Functional programming. Part I:
The essence of functional programming: Theoretical basis
When writing about functional programming, it is better to start from recalling programming types in general. There are two broad categories: imperative and declarative.
- In general, imperative language describes how to perform some task, while declarative specifies what exactly should be in the result.
- The main objects in the imperative paradigm are statements, as opposed to the statements in the declarative.
- In imperative programming language, the state of the variable can be changed during the program execution, while in declarative it is impossible.
- Overall, imperative languages have a lot of side effects, and declarative ones do not have any.
In conclusion of this comparison, it is necessary to say that imperative programming languages are widely used (C++, Java, C#), though they have drawbacks. Declarative languages are more complicated than imperative, and they are mainly used in academic purposes (like R), but they avoid all the side effects that are present in imperative. So, if imagining this as a battle, there is no clear winner.
Functional programming is primarily about eliminating possible side effects that are typical to imperative programming. Side effects are cases when the behavior of a function depends on something else, except what is written in it. It has an influence from outside and can change the result of the function execution, which is not desirable when developing huge, complicated software.
For the function to be without side effects, it is necessary to specify explicitly its inputs and outputs. In this way, for the first time looking at the method, it is clear what the function needs and what it will produce as a result. This is also the main rule for any programming language when trying to make it of the functional style.
Main concepts of functional programming are the following (Krauss, 2016):
- Pure functions: these were already mentioned as functions that have explicitly defined inputs and outputs. They return the same values for the same inputs, and in such a way, no side effects occur because there is no influence from outside the area of the program.
- First class or higher order functions: the function has to return some value in such a way that the entire function could be assigned to some variable. This explanation is about first class functions. As for higher order functions, they can return another function or accept one as a parameter.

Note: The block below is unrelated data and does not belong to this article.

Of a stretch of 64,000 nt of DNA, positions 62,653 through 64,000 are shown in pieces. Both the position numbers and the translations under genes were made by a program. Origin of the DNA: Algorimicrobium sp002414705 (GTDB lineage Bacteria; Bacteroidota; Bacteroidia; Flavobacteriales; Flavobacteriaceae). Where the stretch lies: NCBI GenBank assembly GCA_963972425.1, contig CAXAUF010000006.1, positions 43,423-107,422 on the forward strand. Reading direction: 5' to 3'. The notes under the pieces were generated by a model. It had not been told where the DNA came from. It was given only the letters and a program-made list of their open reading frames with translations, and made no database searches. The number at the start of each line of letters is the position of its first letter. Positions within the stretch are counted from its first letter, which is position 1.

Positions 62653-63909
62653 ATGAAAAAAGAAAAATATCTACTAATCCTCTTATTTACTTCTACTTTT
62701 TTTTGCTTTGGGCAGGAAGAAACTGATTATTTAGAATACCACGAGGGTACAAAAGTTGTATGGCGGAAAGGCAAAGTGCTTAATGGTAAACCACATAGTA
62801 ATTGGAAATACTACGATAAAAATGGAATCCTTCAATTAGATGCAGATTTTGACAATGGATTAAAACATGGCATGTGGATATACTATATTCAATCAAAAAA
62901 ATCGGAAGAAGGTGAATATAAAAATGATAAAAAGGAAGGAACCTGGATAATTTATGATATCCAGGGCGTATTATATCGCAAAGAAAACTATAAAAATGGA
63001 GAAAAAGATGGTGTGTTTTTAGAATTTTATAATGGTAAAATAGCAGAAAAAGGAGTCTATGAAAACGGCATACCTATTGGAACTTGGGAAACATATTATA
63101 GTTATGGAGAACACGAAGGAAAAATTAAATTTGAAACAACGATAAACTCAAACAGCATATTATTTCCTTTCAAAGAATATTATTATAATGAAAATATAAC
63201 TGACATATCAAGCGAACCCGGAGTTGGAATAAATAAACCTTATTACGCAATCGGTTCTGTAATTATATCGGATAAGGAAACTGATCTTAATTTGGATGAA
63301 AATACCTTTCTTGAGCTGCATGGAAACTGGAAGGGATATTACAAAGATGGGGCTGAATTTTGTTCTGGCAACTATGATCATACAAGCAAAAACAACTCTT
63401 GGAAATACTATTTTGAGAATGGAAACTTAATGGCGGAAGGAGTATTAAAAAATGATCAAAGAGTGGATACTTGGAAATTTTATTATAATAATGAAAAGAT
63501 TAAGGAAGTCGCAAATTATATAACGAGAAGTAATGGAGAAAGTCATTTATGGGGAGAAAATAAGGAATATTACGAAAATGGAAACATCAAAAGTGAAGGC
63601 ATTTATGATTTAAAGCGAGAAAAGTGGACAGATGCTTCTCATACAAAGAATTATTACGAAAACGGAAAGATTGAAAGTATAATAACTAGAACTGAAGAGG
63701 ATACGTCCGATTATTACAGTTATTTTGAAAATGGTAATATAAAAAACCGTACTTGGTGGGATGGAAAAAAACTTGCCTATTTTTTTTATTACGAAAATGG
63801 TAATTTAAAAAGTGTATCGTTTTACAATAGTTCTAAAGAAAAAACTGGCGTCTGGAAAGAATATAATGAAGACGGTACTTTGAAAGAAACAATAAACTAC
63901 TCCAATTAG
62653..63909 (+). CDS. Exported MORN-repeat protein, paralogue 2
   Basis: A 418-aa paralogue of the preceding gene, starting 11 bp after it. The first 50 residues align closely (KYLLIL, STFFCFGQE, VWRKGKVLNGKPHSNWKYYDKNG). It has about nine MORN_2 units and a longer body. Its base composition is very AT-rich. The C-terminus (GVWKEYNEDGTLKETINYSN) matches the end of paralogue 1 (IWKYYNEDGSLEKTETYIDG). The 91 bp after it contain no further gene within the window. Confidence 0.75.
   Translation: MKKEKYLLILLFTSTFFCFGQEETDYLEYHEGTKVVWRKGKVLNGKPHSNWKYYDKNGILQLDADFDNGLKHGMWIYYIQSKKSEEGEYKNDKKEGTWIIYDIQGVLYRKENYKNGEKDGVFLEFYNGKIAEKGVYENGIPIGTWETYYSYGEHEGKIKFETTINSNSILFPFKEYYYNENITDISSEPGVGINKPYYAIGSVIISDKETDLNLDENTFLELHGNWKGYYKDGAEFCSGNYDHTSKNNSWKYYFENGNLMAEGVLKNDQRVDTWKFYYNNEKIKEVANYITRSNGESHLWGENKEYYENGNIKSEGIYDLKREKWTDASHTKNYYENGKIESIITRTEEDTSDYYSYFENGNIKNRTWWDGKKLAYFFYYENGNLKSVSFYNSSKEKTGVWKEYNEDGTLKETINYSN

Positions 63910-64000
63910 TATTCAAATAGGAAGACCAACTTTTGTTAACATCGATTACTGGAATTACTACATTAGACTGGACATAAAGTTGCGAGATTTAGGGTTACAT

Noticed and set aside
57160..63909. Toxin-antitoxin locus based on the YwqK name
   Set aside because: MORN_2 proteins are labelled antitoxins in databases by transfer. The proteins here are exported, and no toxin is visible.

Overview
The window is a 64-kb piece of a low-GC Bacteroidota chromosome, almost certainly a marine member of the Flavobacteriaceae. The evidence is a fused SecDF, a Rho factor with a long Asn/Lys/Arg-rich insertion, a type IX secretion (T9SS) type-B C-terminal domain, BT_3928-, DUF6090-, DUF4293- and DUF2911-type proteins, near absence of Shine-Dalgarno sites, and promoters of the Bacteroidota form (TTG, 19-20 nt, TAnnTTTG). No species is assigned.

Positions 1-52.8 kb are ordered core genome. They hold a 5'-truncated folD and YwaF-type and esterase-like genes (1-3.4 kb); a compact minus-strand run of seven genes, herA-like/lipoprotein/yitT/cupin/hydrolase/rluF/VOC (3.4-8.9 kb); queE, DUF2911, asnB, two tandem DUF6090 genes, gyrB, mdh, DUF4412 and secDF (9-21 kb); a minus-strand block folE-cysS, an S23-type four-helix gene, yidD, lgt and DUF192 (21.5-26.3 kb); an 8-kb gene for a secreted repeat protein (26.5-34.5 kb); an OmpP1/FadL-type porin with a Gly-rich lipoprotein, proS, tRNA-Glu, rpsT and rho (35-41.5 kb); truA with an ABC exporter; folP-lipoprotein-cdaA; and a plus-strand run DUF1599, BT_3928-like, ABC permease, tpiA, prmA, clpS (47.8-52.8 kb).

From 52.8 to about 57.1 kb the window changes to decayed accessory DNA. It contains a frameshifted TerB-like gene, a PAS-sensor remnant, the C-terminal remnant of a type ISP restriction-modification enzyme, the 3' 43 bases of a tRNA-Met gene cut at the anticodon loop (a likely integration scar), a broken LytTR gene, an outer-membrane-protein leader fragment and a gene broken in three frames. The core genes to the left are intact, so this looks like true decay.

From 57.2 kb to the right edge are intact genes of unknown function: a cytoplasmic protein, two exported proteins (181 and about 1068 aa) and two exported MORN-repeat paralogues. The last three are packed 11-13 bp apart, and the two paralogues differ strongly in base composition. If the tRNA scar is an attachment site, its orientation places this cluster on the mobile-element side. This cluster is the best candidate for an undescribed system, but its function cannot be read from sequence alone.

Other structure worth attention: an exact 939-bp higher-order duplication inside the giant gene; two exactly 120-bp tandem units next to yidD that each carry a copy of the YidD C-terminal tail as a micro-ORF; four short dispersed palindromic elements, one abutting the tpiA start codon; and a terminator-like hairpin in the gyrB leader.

- Immutable variables: defined variables cannot be changed under any circumstances. This is a strict rule in functional programming. This provides the ability to avoid other side effects that come out of variables of which state can be changed.
- Referential transparency: this concerns the ability to use the function’s output later in the program without changing the state of the function (Martinez, 2017).
- Lambda calculus: this is the base for functional programming and it consists of two more concepts. These functions are lambda functions and currying. Lambda functions are functions that are written without specifying a name for them. Currying is the process of functions executing in such a way that if there are several parameters to the function, it is executed setting only one variable from the parameters at a time. This means that the function will be executed exactly the same amount of times as the number of parameters. This occurs because of the variable immutability principle: variables cannot be changed once defined, thus it is possible to avoid dependency from outside.
Pros and Cons
In this section, the main advantages and disadvantages are listed.
Functional programming is commonly accepted to be more complicated than usual object-oriented programming (Alvin, n.d.). Though defining pure functions is easy once you get the concept, if there is a fully developed program, it is considered to be harder to combine all these into purity. And since functional programming is not just about pure functions, it requires deep knowledge in mathematics, especially lambda calculus, and thus it is more difficult in the beginning than imperative style.
Functional programming is about providing concurrency, which is not easy to reach in imperative programming. This is the result of all the previously mentioned concepts; the essence of functional programming in general is to provide code that is easier to read and maintain. For instance, the concept of the function’s order makes such code more readable compared to the object-oriented approach.
All in all, functional programming is a hot topic today and is worth studying because more readable code can be produced, and it allows for concurrency and many other advantages described in this report. Thus, it is time to think over this paradigm and perhaps make a decision of switching the programming style.
Alvin, A. (n.d.). Benefits of Functional Programming. Retrieved from https://alvinalexander.com/scala/fp-book/benefits-of-functional-programming
Krauss, A. (2016, December 1). Core Functional Programming Concepts. Retrieved from https://thesocietea.org/2016/12/core-functional-programming-concepts/
Martinez, C. P. (2017, November 2). Side effects. Retrieved from https://codurance.com/2017/11/02/side-effects/
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